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Wide Cut Weekend 2016: The first cut isn’t always the deepest

Monday 10th, October 2016 / 11:43
By Liam Prost
Alberta’s own roots artists, including Justine Vandergrift, are put on display during autumn multi-venue fest. Photo: Peter Seale

Alberta’s own roots artists, including Justine Vandergrift, are put on display during autumn multi-venue fest.
Photo: Peter Seale

CALGARY — Last year was the year of the winter festival in Calgary. Not only did we have a beautifully mild season, but we had several new winter music festivals come onto the scene. As the last leaves fall off the trees, it’s time to bust out some layers, put some thick tires on your bikes, and prepare for round two of the winter festival circuit.

Wide Cut Weekend is back again after a wildly successful first fest last fall. The multi-venue roots outing features largely the same format as before, albeit with a few new venues, a few new faces, and a drive to smooth out a few of the rough edges.

“We really hit a nerve,” artistic director and host of CKUA’s Wide Cut Country tells BeatRoute, “there is a huge community that wants this kind of music.”

“From the launch party” of the festival, Brock and the other Wide Cut organizers knew they wanted to do it annually, but with an undertaking this large, “you hope but you don’t know.”

Wide Cut Weekend operates as a non-profit society, and thus relies on sponsorships, donations, and grants to keep the doors open and the tunes rolling. Given the increased availability for grants after a full year of operation as a society, Brock and her crew had their work cut out for them raking in enough support to become sustainable.

Having a year under their belt also allowed them to overhaul their volunteer program. “We knew we had to take a more methodic approach,” Brock attests, in order to get more “support” for the organizers. As of writing time for this article, Wide Cut Weekend is no longer accepting applications for volunteers, so we anticipate that this year there be plenty more friendly faces to usher and support your journey from venue to venue.

The Wide Cut roster is severely stacked with southern-souled song writing savants, but the key trend between them is their place of origin. Most of the strummers and singers lay their heads here in cow country, and there is both a practical and artistic reason for it. The initial vision for the festival involved more touring artists, but when the organizers (almost all of whom had never run a festival before) began crunching the numbers associated with out-of-town acts, they decided to look a little closer to home. All involved are happy with the decision, and Wide Cut is now proudly an Albertan artist-driven festival, with a few exceptions for its second year.

Alberta doesn’t just mean Calgary, however. “We have bands from all across the province and we have audience members from all across the province,” Brock tells us, “there is such a great crossover from people from Calgary who had never seen that band from Edmonton or Medicine Hat or whatever, and vice versa.”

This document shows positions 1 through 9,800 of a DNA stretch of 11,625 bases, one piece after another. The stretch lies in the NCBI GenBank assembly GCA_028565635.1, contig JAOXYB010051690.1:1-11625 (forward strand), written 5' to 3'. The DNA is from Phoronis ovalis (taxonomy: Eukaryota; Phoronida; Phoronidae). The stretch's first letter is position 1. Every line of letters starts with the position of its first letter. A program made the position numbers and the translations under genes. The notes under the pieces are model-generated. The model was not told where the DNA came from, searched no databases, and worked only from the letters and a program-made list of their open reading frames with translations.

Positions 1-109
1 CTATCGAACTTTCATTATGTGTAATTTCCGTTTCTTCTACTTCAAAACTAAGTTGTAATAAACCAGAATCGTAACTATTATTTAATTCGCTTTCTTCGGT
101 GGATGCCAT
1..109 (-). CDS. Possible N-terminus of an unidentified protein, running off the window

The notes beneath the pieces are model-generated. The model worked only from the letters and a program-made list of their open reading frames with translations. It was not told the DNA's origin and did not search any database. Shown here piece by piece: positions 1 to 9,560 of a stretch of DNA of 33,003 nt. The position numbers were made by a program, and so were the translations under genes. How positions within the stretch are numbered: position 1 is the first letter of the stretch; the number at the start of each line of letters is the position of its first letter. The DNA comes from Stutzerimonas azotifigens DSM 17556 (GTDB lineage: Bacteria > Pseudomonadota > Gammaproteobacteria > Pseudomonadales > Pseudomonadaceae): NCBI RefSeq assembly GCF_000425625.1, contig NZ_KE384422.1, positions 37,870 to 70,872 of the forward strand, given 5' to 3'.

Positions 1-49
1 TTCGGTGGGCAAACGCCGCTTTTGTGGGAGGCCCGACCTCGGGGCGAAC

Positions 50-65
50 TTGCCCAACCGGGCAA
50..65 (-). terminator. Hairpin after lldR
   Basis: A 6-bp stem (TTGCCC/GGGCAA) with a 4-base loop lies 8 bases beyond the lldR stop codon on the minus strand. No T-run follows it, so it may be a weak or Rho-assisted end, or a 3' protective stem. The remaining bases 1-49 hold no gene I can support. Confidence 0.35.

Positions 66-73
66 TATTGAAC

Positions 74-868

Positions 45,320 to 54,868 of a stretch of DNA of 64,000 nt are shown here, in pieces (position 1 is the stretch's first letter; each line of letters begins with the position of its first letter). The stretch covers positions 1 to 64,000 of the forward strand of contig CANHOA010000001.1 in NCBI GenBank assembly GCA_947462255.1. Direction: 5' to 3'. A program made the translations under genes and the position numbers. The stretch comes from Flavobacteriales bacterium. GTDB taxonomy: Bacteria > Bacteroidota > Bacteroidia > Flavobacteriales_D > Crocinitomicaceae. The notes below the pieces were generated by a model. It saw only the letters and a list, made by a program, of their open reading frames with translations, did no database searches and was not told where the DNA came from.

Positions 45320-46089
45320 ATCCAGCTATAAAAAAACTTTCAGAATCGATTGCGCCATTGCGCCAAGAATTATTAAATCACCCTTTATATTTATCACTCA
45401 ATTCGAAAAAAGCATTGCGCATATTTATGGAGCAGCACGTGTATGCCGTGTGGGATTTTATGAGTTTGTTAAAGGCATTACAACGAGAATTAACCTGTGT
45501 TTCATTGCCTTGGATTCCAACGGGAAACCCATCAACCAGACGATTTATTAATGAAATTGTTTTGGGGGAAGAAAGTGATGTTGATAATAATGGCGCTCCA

Even as the festival grows and money for hotel rooms becomes more available, Brock adamantly proclaims, “I will always want to keep the heart of the festival being Albertan.”

And grow the festival has, expanding to the new (mostly) renovated King Eddy in the East Village, both floors of the #1 Legion, the Oak Tree in Kensington, The Blues Can in addition to Mikey’s Juke Joint, and the Ironwood Stage and Grill. Don’t fret the travel time between the Blues Can and Oak Tree though, Wide Cut has crafted a beautiful union with local party aficionados BassBus to get patrons from venue to venue on their titular music-mobile.

Wide Cut Weekend carries its namesake from Allison Brock’s CKUA radio program Wide Cut Country, but we’d advise you to scrub any negative associations you might have with the twangy C-word. Wide Cut Weekend prefers the term ‘roots,’ and has booked acts that encompass the entire range of that wonderfully vague qualifier.

“The name of the show was more geographical than genre,” Brock argues, “the show launched in 2000” when the term “alt-country” was common vernacular whereas now the term roots is a the more-often quoted catch-all term for Americana, folk, bluegrass, etc. Take a look around this section of BeatRoute, for example.

“What commercial country does is very different from what my show has done and what the festival has done,” Brock attests. “The audiences are different.” The acts are certainly different too, with artists ranging from folk crooners to blues rockers.

Highlights include traditional-banjo songstress Amy Nelson, whose turn-of-the-century (the 20th for clarity) styling is second to none. Braden Gates will be bringing some pretty finger picking to strike your folk fancy. Del Barber will be fresh off a tour with the hockey-song troubadours the No Regretzkys (check out our full story on him later in the section). Up on Cripple Creek will be waltzing like it’s their last time to the songs from Big Pink and beyond, an act that Allison Brock tells us will “rock your socks off.” Lucas Chaisson will be bringing his rocking new tunes (and rugged new beard). ‘90s Alberta super group Beautiful Joe will be reuniting for the weekend featuring Jane Hawley, Tim Leacock, Danny Patton, Steve Pineo (who will also be performing under his own name at the festival), and Ross Watson. Dave McGann will be rustling up his heartfelt roots rock tunes. Kimberly MacGregor will be singing her sweet and sultry songs. And who can get enough of Justine Vandergrift’s clear and relatable Americana?

Wide Cut Weekend runs October 13th-15th at several venues across Calgary with transportation between venues provided by BassBus. Day and weekend passes are currently available.

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BEATROUTE AB E-EDITION

Alberta

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